Random Act of Providence

Kerry Fender by Kerry Fender Additional Needs

Kerry Fender

Kerry Fender

Down’s Syndrome, my family and me – one mum’s account of family life with an extra chromosome.

People have said to me since, ‘She shouldn’t have done that, it wasn’t fair to you’, but I disagree.

What happened taught me something valuable; and I do not think that the, ‘act’, was deliberate in any way, and it cost the other person involved a measure of personal pain.

No, it was a random act of providence that brought us together.

It happened in the small side-room on the maternity ward where Freddie and I were taken soon after he was born, on that first, emotional and bewildering night.

We already knew the doctor’s were sure he had Down’s syndrome, we were sure ourselves, and the karyotype would be just a formality as far as any of us were concerned.

It was the middle of the night.

I was awake, Freddie was dozing in the little fish-tank crib next to my bed.

A midwife came in to do my observations: routine but necessary for all new mums, especially for one who, like me, has to be on two kinds of blood thinning medication throughout pregnancy – the hours immediately post-birth bring a real risk of potentially catastrophic bleeding.

She checked my blood pressure, pulse, and temperature, asked me how I was.

Then she went to the foot of the tank and looked at Freddie. She gazed at him in silence for a long time.

There was nothing offensive in the way she did this; at no time did I get the sense that she was gawping at him as a medical curiosity.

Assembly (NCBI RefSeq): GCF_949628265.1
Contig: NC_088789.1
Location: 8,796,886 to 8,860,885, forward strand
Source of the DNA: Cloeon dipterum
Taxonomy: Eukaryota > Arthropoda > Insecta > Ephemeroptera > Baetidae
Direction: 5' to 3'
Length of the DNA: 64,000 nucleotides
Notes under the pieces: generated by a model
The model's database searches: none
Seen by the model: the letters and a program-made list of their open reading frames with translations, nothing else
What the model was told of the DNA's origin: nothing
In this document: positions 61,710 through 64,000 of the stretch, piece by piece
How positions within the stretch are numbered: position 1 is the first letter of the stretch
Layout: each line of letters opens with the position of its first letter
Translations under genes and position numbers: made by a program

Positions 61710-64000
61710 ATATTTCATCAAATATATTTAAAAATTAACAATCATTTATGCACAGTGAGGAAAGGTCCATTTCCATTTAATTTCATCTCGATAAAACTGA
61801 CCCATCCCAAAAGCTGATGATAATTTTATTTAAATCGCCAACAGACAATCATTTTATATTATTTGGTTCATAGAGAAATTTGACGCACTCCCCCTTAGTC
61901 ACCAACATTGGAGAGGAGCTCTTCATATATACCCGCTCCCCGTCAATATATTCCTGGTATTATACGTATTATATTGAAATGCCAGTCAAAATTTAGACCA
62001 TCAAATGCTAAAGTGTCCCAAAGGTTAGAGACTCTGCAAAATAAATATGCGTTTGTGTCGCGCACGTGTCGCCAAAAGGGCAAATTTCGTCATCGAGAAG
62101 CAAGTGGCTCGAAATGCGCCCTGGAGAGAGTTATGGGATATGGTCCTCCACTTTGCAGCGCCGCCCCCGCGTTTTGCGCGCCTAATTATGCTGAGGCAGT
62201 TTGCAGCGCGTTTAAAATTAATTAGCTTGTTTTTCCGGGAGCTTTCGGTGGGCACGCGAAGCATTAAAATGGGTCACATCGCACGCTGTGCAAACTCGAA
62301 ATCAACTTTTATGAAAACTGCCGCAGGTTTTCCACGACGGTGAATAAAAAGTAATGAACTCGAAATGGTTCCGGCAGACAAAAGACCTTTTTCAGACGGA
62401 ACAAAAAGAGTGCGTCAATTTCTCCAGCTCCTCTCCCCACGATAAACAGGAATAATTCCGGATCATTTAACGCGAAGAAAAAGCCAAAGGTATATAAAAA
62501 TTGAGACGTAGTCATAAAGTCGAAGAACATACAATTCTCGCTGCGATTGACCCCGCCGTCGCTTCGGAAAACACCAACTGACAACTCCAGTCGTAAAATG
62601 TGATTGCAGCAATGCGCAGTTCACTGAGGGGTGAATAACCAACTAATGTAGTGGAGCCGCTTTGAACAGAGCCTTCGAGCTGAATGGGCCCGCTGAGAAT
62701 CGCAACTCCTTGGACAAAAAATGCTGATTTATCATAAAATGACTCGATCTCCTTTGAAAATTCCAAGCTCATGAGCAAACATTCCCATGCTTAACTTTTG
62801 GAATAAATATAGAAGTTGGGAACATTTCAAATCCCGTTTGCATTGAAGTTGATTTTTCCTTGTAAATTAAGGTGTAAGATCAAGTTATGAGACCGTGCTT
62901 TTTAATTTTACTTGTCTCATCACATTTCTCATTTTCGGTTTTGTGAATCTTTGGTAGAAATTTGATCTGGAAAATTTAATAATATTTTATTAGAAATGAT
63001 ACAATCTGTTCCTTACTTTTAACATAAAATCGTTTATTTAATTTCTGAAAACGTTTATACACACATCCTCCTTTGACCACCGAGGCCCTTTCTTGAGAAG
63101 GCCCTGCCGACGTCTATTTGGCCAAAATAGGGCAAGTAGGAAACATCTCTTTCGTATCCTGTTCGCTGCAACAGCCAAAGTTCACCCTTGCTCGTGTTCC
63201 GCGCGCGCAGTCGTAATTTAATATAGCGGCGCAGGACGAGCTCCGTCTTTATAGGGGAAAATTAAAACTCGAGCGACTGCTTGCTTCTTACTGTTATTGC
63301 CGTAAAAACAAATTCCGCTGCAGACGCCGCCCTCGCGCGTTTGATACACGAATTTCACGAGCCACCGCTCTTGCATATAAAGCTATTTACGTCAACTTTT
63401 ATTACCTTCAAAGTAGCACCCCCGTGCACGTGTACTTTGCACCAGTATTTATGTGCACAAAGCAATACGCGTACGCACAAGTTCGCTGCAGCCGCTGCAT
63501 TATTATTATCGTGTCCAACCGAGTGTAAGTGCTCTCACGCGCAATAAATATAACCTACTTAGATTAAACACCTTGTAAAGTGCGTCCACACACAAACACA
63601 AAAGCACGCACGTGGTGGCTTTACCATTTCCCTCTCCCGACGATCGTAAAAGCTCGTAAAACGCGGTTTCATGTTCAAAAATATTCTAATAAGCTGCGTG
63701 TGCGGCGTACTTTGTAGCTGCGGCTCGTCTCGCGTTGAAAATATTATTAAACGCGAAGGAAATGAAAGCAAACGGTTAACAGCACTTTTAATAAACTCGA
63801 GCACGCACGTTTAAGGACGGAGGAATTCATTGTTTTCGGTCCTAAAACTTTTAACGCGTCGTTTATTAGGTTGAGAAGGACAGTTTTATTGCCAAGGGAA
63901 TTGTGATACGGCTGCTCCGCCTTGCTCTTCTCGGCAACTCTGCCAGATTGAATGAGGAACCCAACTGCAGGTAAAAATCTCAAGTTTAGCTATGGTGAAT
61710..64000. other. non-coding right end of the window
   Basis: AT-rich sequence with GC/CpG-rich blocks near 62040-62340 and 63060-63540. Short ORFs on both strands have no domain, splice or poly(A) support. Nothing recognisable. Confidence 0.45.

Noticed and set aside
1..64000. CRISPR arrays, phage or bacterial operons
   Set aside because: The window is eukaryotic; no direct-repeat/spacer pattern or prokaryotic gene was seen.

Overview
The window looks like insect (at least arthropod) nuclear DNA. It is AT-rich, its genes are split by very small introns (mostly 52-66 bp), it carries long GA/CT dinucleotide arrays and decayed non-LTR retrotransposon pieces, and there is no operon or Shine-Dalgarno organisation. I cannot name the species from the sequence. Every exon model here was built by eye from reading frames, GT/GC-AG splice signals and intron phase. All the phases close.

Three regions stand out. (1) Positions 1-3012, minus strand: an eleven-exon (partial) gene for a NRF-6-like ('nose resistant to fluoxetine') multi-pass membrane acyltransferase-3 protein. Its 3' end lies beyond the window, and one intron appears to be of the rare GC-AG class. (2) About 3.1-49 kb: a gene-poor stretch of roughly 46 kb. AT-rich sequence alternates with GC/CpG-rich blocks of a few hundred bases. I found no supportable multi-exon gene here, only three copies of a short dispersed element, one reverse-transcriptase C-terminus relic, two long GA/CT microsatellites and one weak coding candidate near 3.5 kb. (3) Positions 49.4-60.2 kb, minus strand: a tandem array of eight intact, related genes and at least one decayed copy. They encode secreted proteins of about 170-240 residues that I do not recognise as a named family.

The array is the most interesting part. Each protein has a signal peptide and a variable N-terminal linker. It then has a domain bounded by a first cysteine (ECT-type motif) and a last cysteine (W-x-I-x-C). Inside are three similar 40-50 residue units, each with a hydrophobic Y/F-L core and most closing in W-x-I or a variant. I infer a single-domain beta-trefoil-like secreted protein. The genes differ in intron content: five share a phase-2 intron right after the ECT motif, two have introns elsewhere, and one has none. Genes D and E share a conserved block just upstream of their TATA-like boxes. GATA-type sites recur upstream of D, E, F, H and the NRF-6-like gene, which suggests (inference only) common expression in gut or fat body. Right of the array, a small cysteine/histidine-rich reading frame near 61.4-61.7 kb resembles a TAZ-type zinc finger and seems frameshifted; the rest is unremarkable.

She almost seemed to be miles away, lost in a day-dream. Then, slowly, fat tears welled up in her eyes and spilled over.

‘It's amazing that you got to meet your little boy,’ she said.

From her face I could see that she was struggling against her tears and losing the fight.

‘I had a little boy with Down’s,’ she went on, ‘but he didn’t make it, he was stillborn.’

I don’t recall what I said back to her, probably muttered, ‘I’m so sorry’, or something like that.

‘Amazing,’ she repeated.

In that moment, I felt like it was amazing. I still do.

Her unstoppable grief showed me what the depth of my love for Freddie would be – exactly the same as the love I have for my other children.

I hope to God nobody has ever said to her ‘It was for the best, he had Down’s,’ because, quite clearly, it was NOT for the best as far as she was concerned.

So now, whenever we’re having a bad day, I mentally put myself back in that room with her, look at the situation through her eyes, and see how very lucky I am to have been given the chance not just to meet my little boy, but to get to know him.

To watch him grow, and to be able to give him the love that every mother holds in her heart for her child, regardless of whether she is able to hold him in her arms.


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